A quick way of seeing this is the following. A group theoretically minded reader will realize that I get a 90 degree rotation as a composition of two reflections, with respect to two lines with a 45 degree angle between them.

Let's assume that one of the lines is `pointing in the direction' $\alpha$ (= the angle between the line and the $x$-axis). If we reflect this line with respect to the line $y=x$, then the new line is pointing in the direction $\beta=\pi/2-\alpha$, because the original line and the new line both form an angle $\pi/4-\alpha$ with the line $y=x$, but they are on the opposite sides. If the slope of the original line was $k$, then the slope of the reflected line is $k_2=1/k$, because this reflection simply swaps the roles of the coordinates $x$ and $y$, and $y=kx+b \Leftrightarrow x=\frac1k (y-b)$.

In the second step we reflect the new line with respect to the $x$-axes. The twice reflected line is pointing in the direction $-\beta=\alpha-\pi/2$, so it is perpendicular to the original line. In this reflection the sign of the slope is toggled, so the slope of this perpendicular line is $k_3=-k_2=-1/k$.

There are some special cases ($\alpha=0, \alpha=\pi/2$) not covered by this argument, but in that case one line is horizontal and the other vertical, and their respective slopes are $0$ and $\infty$, so their product doesn't really make sense.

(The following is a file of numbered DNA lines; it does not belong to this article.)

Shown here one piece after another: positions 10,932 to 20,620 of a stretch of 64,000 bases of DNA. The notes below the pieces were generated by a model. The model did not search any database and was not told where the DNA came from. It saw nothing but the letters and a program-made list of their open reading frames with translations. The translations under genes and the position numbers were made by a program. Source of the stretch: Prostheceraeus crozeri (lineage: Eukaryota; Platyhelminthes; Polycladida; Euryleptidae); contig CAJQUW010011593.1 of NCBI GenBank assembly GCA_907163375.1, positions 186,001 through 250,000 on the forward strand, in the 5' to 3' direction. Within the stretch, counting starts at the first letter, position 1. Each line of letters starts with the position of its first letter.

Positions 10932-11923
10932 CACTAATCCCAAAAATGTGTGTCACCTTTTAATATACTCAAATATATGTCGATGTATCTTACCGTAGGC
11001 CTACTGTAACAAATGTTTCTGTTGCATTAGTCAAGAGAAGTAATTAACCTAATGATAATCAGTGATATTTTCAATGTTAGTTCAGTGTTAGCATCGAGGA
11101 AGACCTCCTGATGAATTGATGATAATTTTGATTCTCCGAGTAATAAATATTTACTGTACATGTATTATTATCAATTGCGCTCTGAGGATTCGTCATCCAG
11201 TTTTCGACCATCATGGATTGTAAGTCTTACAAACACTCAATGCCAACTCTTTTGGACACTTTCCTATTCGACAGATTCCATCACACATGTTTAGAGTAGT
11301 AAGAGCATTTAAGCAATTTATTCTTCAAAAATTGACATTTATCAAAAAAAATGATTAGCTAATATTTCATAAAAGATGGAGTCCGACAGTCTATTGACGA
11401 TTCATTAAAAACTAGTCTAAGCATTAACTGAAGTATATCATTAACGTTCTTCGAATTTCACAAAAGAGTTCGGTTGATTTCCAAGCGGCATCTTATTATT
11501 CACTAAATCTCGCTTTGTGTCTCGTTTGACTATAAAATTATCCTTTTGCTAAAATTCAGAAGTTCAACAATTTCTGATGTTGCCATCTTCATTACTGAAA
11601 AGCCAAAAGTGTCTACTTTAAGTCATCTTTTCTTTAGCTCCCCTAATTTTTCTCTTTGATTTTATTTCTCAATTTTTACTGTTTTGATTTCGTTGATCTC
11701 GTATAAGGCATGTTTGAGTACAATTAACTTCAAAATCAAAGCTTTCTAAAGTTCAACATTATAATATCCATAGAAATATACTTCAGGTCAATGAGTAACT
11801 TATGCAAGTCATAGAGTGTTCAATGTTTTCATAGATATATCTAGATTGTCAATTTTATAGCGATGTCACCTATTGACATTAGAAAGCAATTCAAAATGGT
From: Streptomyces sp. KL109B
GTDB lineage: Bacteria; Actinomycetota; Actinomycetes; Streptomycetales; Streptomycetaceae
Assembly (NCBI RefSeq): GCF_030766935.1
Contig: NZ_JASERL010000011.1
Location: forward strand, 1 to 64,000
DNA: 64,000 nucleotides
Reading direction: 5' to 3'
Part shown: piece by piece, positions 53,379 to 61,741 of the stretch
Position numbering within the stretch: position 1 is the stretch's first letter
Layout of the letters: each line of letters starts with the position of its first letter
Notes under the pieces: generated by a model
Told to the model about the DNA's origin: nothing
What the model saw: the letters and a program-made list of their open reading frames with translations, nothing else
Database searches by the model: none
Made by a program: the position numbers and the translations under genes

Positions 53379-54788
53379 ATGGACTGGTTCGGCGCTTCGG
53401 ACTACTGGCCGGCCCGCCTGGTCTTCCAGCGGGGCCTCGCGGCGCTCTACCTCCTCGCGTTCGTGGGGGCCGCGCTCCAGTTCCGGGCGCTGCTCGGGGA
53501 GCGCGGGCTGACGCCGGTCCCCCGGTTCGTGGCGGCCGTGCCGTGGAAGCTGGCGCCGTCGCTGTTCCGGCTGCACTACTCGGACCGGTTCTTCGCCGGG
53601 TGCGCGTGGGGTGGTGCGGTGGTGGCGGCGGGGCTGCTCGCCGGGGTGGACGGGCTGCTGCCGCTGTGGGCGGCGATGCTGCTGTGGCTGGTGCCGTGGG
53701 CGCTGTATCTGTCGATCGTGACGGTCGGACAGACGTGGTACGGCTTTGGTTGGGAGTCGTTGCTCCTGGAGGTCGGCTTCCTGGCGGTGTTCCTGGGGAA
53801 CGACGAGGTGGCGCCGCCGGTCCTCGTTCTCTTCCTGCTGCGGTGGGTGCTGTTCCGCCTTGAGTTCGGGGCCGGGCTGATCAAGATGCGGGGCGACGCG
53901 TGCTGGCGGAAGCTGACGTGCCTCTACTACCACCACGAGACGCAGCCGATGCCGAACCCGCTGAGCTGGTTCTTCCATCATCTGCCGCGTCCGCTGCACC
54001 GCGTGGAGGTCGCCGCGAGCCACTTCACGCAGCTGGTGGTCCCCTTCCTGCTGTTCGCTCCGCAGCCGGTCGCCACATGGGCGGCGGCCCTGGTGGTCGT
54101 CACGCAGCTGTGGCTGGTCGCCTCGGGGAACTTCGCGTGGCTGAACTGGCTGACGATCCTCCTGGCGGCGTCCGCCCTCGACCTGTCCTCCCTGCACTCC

Suppose that none of the slopes is $ \infty$. For every line there exists a unit vector direction $v(a,b)$. The slope of the line is the tangent of the angle made by $v$ to the $Ox$ axis. The slope of the line is $\frac{b}{a}$.

Now, two lines with slopes $t_1,t_2$ are perpendicular if and only if their direction vectors $v(a,b),w(c,d)$ are orthogonal, i.e. $\langle v,w\rangle=ac+bd=0$ ($\langle \cdot,\cdot \rangle$ is the usual dot product). This means that $\frac{a}{b}=-\frac{d}{c}$ which means that $\frac{a}{b} \cdot \frac{c}{d}=-1$, and this is exactly $t_1t_2=-1$.

If one of the slopes is $\infty$, then that line is vertical, and the orthogonal line to it has slope $0$. If the relation would hold always, then we would have $0 \cdot \infty=-1$, which is not true. The relation between the slopes of perpendicular lines in the form $t_1t_2=-1$ is used when no line is vertical or horizontal.


lets say you have $a_1x+b_1y=c_1, a_2x+b_2y=c_2$. then the lines are perpendicular iff $a_1a_2+b_1b_2=0$ i.e. $(a_1/b_1)(a_2/b_2)=-1$ (when defined, $b_1,b_2\neq0$).